Bombardier Aerospace Company Report

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BOMBARDIER AEROSPACE

Team 3 Project Report

COMM 210/CA – Summer 2009

Amine Benasla
Camila Fitzgibbon

Luxi Zeng

Qi Zhang
Yuan Yuan Zhu

Concordia University

John Molson School of Business

Table of Contents

1. Introduction……………………………………………………………………………3 2. Growth Phase and Vision……………………………………………………………....5 3. Innovation and Strategy………………………………………………………………..7
3.1. Key to Success……………………………………………………………….7
3.2. Innovation……………………………………………………………………8
3.3. Strategy……………………………………………………………………....9 4. Sigmoid Curve………………………………………………………………………..10 5. Picking People………………………………………………………………………...11 6. Social Responsibility………………………………………………………………….12

6.1. J. Armand Bombardier Foundation………………………………………...13
6.2. Culture Contribution………………………………………………………..13
6.2. Education Contribution……………………………………………………..14
6.4. Employment Concentration………………………………………………...14 7. Conclusion………………………………………………………………………….....15 Appendix
References………………………………………………………………………………17

1. Introduction

Bombardier is a global corporation founded in Quebec by Joseph-Armand Bombardier and headquartered in Canada. The company is a leading manufacturer of business jets, regional aircraft, trains, snowmobiles, and small watercraft worldwide. With 80,000 employees, and 19.7 billion dollars (US) in gross revenues (at the end of fiscal year in January 2009), it is evident that Bombardier has a relevant role in international business and is a major asset to the Canadian economy. The primary focus of this project is Bombardier Aerospace (BA), which accounts for over half of the company's revenue and is today the world’s third largest civil aircraft manufacturer. The acquisition of four companies (Canadair, Short Brother, Learjet, Havilland Aircraft) during 1986 and 1992, established its main frame. Nowadays, Bombardier Aerospace’s segment is present in 22 countries and is comprised of an international workforce of over 28,000 (approximately 17,000 of those being high-skilled professionals located in Canada). Bombardier’s commercial aircraft portfolio of products is comprised of regional jets and turboprop aircraft, which include the CRJ700/CRJ900/CRJ1000 NextGen regional jets and Q400 NextGen turboprops. What is also noteworthy is that Bombardier’s shares are traded on the Toronto Stock Exchange, not to mention that it is also listed as an index component to the Dow Jones Sustainability World and North America indexes.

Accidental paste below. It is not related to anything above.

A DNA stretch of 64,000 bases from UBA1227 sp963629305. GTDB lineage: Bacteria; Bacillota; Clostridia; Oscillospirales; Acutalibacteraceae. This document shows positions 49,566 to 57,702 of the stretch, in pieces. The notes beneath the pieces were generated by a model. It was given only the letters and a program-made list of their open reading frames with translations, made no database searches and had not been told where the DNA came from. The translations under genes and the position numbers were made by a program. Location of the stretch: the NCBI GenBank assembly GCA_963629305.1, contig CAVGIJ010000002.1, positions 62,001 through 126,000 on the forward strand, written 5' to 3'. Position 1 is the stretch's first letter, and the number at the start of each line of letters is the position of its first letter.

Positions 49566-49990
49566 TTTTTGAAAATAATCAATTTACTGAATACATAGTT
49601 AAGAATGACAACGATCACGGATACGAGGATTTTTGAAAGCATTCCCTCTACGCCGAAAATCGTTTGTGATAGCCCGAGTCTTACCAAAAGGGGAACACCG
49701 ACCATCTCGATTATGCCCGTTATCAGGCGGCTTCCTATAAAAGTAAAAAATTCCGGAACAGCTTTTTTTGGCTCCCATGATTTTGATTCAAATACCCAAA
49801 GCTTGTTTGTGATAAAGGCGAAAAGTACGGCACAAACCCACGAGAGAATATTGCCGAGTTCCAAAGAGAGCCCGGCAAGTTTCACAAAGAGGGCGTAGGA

The numbers are impressive, but it’s important to recognize how difficult it has been for Bombardier Aerospace to become the powerhouse that it is today. Evidence will demonstrate that the organization has overcome crucial periods of crisis, and that having to face such times of difficulties has only made them stronger than ever before. As we look through the past and present activities of Bombardier, we understand that the aircraft-manufacturing company has been indeed successful, but that in such a turbulent, unstable, and volatile market it will require hard work to become bigger and better or to even to sustain its own survival in the future.

The claim, therefore, lies in the idea that Bombardier Aerospace will continue to be successful in spite of economic downturns and harsh competition that it may confront throughout its lifetime, as long as it maintains its focus on a few crucial concepts.

2. Growth Phase and Vision

With the backup of the aviation history and the expertise of the four acquired manufactories, Bombardier Aerospace set up a goal: to develop fifteen new aircraft models in fifteen years. The company then leveraged the existing skills and resources of each manufacturer to help the plan work smoothly. According to Greiner’s “five phases of growth” theory, Bombardier Aerospace was in the creativity phase at that time. For BA, as long as their goal was fulfilled, they didn’t mind to keep working in the entrepreneurial way. However, as each manufactory started to work...
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